>Well, thanks for beating the newbie up Michael Bush!
It's not my intention to beat anyone up. I am sorry if you got that impression as it was certainly not my intention.
> I can't believe how many people say just the opposite of what you just said.
Neither can I. Which is exactly why I said it. But then most of the people saying the opposite are not doing top bar hives. I hate to see a newbee get one bad comb which leads to another which leads to an entire hive full of messed up comb. I will do my best to try to help people avoid that mess.
>I haven't come across anyone so far that said doing what I did caused all that you say it will.
And most of them don't have top bar hives and the results even on foundation will still be that the first comb will be wasted because it is drawn on the queen cage, but at least with foundation it the wall of wax between that comb and the next gap will "reset" things back on track if the frames are tightly together in the center.
> So, I guess personal experience will be the best teacher.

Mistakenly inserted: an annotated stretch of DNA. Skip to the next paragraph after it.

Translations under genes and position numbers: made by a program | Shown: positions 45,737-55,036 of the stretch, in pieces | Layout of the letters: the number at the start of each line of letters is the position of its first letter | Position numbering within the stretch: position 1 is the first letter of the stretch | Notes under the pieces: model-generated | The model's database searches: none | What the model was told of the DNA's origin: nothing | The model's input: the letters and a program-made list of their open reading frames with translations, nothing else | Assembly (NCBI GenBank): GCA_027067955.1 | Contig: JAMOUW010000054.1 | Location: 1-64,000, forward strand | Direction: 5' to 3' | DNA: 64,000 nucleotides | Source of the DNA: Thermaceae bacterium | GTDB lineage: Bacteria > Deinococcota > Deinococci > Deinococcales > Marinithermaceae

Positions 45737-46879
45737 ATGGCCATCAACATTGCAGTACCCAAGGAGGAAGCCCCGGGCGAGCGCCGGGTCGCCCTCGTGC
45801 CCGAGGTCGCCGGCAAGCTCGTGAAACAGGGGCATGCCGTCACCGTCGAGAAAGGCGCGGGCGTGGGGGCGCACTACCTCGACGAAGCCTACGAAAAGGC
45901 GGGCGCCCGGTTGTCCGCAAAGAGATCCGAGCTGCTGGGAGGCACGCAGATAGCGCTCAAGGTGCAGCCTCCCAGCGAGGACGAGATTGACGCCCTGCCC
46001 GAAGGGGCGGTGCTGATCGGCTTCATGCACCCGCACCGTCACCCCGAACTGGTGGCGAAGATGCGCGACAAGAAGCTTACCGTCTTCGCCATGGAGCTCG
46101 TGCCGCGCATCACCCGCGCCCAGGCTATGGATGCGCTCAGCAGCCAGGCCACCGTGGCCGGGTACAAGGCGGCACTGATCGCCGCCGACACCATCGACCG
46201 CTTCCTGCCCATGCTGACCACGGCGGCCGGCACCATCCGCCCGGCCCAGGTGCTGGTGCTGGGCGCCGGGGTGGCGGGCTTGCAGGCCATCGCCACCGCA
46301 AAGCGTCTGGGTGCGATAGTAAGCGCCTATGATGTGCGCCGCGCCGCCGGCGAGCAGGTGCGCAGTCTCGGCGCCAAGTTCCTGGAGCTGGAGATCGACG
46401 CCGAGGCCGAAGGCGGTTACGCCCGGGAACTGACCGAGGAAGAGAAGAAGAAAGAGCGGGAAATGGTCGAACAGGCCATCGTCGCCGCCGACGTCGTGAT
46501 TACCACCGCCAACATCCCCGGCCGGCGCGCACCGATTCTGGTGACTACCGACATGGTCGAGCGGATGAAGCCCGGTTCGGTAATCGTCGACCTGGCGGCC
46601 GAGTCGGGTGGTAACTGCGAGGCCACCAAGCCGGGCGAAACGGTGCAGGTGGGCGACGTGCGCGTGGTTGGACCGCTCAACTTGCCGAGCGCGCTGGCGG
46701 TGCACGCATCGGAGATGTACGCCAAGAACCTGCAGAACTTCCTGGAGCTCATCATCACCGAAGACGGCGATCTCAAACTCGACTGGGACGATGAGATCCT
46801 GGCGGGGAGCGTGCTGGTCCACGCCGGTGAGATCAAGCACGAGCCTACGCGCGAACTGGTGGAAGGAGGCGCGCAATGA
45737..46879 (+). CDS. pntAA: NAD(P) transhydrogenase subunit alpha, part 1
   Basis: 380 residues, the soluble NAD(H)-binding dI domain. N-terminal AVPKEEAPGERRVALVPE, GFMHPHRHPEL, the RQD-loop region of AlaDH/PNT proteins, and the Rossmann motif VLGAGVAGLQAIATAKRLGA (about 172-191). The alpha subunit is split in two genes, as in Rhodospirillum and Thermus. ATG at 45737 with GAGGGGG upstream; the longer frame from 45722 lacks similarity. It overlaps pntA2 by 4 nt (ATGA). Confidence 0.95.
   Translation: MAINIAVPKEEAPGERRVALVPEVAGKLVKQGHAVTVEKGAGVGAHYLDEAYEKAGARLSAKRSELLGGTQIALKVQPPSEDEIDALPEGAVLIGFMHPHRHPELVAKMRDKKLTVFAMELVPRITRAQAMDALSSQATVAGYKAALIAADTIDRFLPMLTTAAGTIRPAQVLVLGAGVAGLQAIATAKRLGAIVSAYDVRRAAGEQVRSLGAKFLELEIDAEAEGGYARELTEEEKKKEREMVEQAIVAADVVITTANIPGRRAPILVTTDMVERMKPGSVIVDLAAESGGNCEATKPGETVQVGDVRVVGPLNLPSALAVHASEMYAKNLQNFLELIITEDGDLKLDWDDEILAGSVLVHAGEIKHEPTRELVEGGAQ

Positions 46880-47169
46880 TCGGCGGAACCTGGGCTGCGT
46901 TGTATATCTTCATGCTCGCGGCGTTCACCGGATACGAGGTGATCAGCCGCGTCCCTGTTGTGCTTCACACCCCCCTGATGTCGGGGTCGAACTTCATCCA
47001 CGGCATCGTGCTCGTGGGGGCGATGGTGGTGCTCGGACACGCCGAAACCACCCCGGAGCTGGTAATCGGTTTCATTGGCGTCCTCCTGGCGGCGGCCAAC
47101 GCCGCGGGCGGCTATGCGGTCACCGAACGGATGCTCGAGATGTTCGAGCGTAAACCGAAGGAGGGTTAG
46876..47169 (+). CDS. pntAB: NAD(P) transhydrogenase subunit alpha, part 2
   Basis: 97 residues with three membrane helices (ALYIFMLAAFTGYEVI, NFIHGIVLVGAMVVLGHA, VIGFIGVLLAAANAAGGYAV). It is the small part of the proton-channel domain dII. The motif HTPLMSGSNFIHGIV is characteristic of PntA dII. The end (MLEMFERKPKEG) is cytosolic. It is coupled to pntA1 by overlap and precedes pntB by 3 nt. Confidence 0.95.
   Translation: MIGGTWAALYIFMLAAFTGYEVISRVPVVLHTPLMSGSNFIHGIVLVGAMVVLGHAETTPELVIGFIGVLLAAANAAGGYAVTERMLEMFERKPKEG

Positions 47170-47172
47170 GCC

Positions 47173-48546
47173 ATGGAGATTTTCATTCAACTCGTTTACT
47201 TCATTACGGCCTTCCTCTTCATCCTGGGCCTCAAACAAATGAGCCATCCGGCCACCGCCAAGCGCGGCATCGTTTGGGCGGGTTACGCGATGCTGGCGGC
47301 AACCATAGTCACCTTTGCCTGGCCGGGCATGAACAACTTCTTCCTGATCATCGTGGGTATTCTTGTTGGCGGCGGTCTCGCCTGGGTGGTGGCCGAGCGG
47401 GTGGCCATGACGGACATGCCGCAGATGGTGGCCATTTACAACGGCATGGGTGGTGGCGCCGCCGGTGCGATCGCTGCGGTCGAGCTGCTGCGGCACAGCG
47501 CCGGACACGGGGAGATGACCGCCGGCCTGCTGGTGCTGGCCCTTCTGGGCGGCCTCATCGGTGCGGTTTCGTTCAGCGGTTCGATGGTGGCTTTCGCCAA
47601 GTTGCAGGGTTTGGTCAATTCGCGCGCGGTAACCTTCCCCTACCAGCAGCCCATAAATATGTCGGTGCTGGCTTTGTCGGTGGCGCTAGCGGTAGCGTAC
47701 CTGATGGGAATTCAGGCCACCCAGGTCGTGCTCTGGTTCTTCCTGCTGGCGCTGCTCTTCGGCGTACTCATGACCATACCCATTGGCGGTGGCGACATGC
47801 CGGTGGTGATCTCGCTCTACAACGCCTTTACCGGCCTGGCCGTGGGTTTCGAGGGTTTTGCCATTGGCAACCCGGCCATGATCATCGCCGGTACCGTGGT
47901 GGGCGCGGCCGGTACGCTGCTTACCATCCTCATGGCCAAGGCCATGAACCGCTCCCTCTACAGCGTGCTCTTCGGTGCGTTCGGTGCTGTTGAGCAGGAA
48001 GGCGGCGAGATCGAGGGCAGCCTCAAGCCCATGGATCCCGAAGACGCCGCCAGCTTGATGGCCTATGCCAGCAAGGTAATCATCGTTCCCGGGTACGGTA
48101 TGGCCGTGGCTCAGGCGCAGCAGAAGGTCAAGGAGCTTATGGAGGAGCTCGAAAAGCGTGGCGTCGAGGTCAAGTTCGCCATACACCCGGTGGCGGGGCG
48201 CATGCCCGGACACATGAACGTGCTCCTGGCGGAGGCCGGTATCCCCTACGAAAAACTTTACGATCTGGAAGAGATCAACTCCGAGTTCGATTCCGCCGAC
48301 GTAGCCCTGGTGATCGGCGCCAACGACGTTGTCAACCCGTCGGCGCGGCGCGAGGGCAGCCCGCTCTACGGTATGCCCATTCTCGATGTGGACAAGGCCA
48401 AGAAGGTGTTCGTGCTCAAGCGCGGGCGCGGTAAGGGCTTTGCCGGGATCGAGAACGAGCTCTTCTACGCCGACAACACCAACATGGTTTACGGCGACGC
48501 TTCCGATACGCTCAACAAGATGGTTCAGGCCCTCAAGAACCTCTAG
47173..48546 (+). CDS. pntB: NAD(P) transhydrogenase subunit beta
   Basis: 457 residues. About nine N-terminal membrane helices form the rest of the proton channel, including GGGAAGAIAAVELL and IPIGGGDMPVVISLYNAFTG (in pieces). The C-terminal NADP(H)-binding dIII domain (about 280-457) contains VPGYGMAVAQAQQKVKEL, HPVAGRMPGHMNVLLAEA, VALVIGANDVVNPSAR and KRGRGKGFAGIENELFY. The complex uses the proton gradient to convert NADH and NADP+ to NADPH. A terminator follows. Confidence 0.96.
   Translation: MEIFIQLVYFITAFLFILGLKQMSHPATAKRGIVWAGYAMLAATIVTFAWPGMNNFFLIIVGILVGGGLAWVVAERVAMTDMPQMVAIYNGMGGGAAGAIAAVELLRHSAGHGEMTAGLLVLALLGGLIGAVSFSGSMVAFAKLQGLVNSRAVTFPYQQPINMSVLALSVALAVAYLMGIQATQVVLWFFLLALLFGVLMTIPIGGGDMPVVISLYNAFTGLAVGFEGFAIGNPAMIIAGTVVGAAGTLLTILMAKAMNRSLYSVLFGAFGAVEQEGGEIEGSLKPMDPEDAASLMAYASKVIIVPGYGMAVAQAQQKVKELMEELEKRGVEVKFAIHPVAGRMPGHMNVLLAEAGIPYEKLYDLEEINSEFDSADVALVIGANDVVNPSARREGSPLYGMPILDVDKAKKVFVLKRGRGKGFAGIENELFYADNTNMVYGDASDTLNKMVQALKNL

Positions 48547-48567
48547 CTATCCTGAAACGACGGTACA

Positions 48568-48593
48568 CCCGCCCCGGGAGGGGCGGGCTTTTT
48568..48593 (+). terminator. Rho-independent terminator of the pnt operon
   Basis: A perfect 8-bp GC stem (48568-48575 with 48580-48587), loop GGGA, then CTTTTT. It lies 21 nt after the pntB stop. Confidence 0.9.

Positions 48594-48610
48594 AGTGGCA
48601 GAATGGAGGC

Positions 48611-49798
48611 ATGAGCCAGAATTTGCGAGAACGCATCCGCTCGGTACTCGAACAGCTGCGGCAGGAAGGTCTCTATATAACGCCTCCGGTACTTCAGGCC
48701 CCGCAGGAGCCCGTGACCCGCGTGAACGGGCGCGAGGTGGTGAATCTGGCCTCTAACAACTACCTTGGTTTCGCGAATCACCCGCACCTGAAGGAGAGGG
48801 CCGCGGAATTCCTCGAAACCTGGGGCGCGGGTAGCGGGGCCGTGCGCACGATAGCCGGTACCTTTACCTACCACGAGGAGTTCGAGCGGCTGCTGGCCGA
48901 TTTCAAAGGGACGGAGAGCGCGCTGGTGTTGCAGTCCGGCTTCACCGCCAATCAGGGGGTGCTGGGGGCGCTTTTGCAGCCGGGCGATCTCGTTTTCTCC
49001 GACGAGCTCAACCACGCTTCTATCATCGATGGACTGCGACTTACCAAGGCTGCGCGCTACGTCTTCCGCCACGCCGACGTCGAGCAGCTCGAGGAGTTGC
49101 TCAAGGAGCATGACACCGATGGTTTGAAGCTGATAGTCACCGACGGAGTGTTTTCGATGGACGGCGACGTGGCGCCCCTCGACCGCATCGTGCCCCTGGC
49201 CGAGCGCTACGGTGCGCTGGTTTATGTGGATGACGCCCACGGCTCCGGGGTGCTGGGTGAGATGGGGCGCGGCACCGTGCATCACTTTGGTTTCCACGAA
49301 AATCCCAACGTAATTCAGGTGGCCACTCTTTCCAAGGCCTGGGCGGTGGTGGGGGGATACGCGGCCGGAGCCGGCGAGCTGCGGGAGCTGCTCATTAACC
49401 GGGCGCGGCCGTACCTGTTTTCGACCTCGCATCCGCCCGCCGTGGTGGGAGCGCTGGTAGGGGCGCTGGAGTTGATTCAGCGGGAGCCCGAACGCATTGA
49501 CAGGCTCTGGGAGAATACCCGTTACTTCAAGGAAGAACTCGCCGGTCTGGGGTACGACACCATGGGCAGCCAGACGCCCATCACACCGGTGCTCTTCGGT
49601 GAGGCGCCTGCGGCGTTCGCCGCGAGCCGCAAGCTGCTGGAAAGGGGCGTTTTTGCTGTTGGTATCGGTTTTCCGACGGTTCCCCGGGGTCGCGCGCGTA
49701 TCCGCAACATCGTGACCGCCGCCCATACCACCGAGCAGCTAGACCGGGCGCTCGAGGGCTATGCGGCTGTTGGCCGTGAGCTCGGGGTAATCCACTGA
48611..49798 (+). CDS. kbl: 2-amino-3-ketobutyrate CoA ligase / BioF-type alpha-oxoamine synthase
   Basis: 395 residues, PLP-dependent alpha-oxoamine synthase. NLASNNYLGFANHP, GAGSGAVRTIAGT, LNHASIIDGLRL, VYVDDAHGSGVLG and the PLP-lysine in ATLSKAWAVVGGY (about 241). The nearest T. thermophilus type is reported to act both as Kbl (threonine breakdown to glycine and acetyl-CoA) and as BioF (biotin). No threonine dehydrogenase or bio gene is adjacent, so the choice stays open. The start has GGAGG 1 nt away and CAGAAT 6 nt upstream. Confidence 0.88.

Yes it will. You may get lucky or you may get the cage out soon and straighten things soon. I'm not trying to offer discouragement, I'm trying to offer good advice.
> I wish you had kept all that to yourself.
Why? You prefer to end up with a messed up hive? I certainly understand why people do what they do, it's because everyone keeps telling them it's the "right thing" and they have no frame of reference. But the people telling them are usually not experienced with foundationless and top bar hives and only think they have a frame of reference.
> I was apprehensive enough as it was, especially after reading what Linda wrote about her TBH.
It was not my intention to make anyone apprehensive. It was my intention to clearly communicate what you need to do and what others should try to do and avoid doing. I hate to have a frustrated newbee with a hive full of messed up comb and they don't have the experience to handle the issue. It's not just the queen cage issue, it's the concept that one good comb leads to another good comb and one bad comb leads to another bad comb and that the typical newbee "hopeful" view that the bees will get back on track will not work when it comes to messed up comb. Most things the bees will sort out on their own. And form their point of view this isn't even a problem. I hate to hear people saying how frustrated they are that the hive is all messed up when it's not difficult to avoid.
I wish you all the best.http://bushfarms.com/beestopbarhives.htmhttp://bushfarms.com/beesfoundationless.htmhttp://bushfarms.com/beespackages.htm